I had said I wasn’t gonna write no more poems like this
I had said I wasn’t gonna write no more words down about people kicking us when we’re down
About racist dogs that attack us and drive us down, drag us down and beat us down
But the dogs are in the street …
The dogs, rabid, foaming with the energy of their brutish ignorance
Stride the city streets like robot gunslingers …
The reality of our city, jungle streets and their gestapos
Has become an attack on home, life, family and philosophy, total …
The motherfucking dogs are in the street
I had said I wasn’t gonna write no more poems like this
But the dogs are in the street
It’s a turnaround world where things are all too quickly turned around …
It was turned around so that those who marched in the streets with bibles and signs of peace became enemies of the state and risks to national security
So that those who questioned the operations of those in authority on the principles of justice, liberty, and equality became the vanguard of a communist attack …
I had said I wasn’t gonna write no more poems like this
I made a mistake
— Gil Scott-Heron, “Jose Campos Torres” (1978)
Always our deepest love is toward those children of ours who turn their backs upon our way of life, for our instincts tell us that those brave ones who struggle against death are the ones who bring new life into the world, even though they die to do so …
— Richard Wright, 12 Million Black Voices (1941)1Wright, Richard 1941 12 Million Black Voices. New York: Thunder’s Mouth, p. 136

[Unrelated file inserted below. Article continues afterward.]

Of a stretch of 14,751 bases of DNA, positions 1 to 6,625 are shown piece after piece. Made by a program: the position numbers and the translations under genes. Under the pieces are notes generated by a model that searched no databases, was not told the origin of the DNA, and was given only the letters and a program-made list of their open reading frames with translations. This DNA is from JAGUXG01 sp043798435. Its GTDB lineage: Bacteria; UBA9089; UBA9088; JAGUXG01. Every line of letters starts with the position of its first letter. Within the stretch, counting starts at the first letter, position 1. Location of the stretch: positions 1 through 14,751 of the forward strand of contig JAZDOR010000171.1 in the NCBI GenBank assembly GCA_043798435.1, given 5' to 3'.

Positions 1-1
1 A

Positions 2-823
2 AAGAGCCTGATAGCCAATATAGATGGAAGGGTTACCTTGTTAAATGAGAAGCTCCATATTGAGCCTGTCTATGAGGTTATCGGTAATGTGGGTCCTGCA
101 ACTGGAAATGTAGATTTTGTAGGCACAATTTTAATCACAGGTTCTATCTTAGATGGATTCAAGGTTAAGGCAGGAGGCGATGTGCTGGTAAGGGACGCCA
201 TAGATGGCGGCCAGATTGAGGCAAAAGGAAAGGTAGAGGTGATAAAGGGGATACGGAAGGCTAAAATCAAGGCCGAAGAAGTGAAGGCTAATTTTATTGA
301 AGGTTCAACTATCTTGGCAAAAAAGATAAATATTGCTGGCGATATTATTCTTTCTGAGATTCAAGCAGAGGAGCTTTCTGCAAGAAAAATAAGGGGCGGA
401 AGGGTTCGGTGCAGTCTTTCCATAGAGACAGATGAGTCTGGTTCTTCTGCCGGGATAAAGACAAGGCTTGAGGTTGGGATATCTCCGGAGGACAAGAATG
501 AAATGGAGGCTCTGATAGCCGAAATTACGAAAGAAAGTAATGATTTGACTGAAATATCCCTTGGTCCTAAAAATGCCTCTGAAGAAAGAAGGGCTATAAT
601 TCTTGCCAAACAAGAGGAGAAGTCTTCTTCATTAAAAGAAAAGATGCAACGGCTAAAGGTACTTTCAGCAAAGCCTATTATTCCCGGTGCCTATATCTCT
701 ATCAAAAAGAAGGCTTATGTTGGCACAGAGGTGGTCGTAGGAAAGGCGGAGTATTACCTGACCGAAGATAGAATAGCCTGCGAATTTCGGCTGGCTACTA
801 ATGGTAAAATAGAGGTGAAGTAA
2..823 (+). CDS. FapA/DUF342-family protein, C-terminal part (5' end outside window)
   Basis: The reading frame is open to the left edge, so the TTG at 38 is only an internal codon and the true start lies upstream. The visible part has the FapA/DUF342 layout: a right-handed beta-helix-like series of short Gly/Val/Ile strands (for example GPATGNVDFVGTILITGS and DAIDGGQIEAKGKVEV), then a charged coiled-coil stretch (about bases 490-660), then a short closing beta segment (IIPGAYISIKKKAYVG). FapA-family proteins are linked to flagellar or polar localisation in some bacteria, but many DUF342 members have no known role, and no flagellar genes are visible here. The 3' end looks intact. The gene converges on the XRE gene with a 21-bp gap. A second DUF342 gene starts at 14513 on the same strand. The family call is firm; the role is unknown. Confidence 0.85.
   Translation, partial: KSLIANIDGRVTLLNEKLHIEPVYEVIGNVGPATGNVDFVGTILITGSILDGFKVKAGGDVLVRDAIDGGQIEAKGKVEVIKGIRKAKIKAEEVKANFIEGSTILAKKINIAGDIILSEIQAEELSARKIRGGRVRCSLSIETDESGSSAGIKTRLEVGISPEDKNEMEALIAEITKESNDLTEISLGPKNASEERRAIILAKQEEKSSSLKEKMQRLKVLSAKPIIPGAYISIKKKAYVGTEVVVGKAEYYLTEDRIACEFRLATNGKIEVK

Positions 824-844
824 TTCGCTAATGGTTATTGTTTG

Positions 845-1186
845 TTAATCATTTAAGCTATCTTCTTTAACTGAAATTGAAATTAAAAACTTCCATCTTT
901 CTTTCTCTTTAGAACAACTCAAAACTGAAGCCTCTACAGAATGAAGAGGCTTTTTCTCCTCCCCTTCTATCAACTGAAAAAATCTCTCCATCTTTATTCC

The police murder of George Floyd has become a watershed moment in U.S. history. Captured on video and exposed to the global public in its excruciating entirety, Floyd’s lynching by police in Minneapolis on Memorial Day, May 25, 2020 has provoked a veritable insurgency of indignant protest that has rocked the United States from coast to coast. Protests and civil unrest have been recorded in more than 2,000 cities and towns across all fifty states, and protests in solidarity have proliferated internationally. Nothing comparable has occurred in the United States since the African American rebellions that erupted in at least 110 cities during the aftermath of the assassination of Martin Luther King, Jr. in 1968. In 2020, following the outrage of George Floyd’s torture and death perpetrated by four police officers, mass multi-racial mobilizations against the systemic racism of police harassment, brutality, and murder have effectively sustained a two-week-long “memorial day” for Floyd and all of the countless lives of African American men, women, and children so mercilessly and continuously sacrificed to the repugnant impunity of the police.